git clone git://github.com/MattDMo/Neon-color-scheme.git "~/Library/Application Support/TextMate/Themes"
Or, you can just download the .zip file and put it in the proper theme directory yourself.
While I really like the level of control I get with Sublime's system of config files, editing themes by hand (in XML) is rough. So, I keep the main copies of my themes in the TextMate folder so I can use its theme editor for tweaks. In
~/Library/Application Support/ I then run
ln -s TextMate/Themes/Neon.tmTheme "Sublime Text 2/Packages/Color Scheme - Default/Neon.tmTheme" to symlink it to Sublime.
I'd also recommend checking out aziz's tmTheme-Editor, but be warned that it currently only works with Google Chrome because of some the HTML5 APIs it uses. Regardless, it's a pretty neat app, and Neon is included!
So, the above two options are nice if you're on a Mac, or have Chrome, or otherwise are just making a few minor tweaks, but I've recently just discovered a game-changer. @facelessuser has written
ColorSchemeEditor, a cross-platform GUI tool (written in Python) for creating and editing
.tmTheme color schemes, and it has very quickly become one of my favorite apps. Be aware that it's still under active development, but that also means if you have any feature requests or assistance to offer you'll be gladly welcomed. If the forum is working, check out this post in the Sublime Text forum announcing the plugin and app. The documentation is minimal, it's not available through Package Control, and you currently need to download the platform-specific compiled binaries via links from the forum post (hint, google the page's URL and view the cached version to get the links if the forum is still down) and put them in your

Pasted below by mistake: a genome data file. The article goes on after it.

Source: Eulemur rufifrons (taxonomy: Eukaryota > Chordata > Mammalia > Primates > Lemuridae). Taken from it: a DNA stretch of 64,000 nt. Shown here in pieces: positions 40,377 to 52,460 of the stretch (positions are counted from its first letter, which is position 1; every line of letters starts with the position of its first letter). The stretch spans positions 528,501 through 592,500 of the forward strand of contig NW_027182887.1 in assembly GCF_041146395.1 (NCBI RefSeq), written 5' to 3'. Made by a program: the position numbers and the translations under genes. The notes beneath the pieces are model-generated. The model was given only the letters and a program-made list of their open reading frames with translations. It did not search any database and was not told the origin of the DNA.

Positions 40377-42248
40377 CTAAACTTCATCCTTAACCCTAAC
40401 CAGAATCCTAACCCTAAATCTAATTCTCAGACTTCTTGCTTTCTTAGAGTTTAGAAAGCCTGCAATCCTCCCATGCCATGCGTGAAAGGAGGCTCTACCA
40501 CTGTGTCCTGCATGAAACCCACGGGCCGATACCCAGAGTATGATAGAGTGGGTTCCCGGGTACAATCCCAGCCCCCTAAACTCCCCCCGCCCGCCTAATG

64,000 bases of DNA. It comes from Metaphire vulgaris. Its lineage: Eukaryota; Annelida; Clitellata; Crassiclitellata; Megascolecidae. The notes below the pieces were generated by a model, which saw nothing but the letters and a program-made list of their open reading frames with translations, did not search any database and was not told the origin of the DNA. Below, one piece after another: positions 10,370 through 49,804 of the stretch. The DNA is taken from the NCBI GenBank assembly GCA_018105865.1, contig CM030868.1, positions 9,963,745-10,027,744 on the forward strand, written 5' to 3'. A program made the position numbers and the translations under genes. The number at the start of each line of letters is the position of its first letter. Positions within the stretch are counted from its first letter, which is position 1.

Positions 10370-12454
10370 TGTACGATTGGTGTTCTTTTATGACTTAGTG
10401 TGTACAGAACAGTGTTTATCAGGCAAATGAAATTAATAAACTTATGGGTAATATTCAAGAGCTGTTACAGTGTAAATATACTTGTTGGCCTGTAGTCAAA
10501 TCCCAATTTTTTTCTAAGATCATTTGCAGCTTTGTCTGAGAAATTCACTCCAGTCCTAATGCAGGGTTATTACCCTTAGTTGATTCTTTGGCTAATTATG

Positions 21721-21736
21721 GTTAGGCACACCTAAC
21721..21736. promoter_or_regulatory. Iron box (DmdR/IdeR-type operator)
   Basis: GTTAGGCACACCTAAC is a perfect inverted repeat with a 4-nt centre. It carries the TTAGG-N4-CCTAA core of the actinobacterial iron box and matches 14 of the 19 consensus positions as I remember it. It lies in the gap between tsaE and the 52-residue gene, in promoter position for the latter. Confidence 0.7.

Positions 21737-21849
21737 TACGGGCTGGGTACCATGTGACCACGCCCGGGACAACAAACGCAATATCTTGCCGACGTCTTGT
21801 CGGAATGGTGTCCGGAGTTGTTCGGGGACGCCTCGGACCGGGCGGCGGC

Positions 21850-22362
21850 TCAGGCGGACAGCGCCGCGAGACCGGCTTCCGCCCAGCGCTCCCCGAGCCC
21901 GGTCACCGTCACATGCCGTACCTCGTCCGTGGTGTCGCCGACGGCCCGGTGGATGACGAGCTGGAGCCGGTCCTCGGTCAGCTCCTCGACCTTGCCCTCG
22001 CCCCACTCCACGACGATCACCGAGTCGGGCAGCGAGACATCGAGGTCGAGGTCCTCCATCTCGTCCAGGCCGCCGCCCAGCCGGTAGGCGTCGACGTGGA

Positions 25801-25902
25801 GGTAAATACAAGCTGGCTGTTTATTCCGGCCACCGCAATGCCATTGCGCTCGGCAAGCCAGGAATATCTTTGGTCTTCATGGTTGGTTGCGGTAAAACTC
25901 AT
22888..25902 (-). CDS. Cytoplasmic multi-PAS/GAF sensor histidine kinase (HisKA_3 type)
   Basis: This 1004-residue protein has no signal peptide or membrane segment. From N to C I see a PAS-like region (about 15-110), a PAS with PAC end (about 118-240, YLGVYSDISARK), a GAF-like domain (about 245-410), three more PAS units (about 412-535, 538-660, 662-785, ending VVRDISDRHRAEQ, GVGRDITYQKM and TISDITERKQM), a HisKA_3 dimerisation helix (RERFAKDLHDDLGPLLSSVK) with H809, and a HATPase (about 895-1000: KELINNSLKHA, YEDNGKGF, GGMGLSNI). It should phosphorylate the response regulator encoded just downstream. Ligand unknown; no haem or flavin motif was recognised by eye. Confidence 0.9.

Packages/User directory in order for the plugin to work, but it's so worth it if you need to tweak or completely refactor a color scheme. If you want to try and build the binary yourself, read through this issue. The directions are for Windows, but they also work on OS X, and should work for Linux as well.
Keep your eyes out, Neon Light should be coming soon!
Sometimes the same file looks different in TextMate and Sublime Text. It may be that the scopes are defined somewhat differently, or that the parsers don't work in quite the same way. Hack the
.tmlanguage definition files if you're interested, it's an exciting combination of XML and regex!
If you have questions, concerns, or suggested improvements, I'd love to hear from you! Feel free to open an issue or send a pull request and I'll get back to you as soon as I can. You can also email me at firstname.lastname@example.org. Find my blog on Sublime Text and other stuff at MattDMo.com.
© 2012-2014 Matt Morrison email@example.com.
This is free software. It is licensed under a Creative Commons Attribution-ShareAlike 3.0 Unported License. Feel free to use this theme in your own work. However, if you modify and/or redistribute it, please attribute me in some way, and distribute your work under this or a similar license. A shout-out or a beer would be greatly appreciated.
You can also give on Gittip.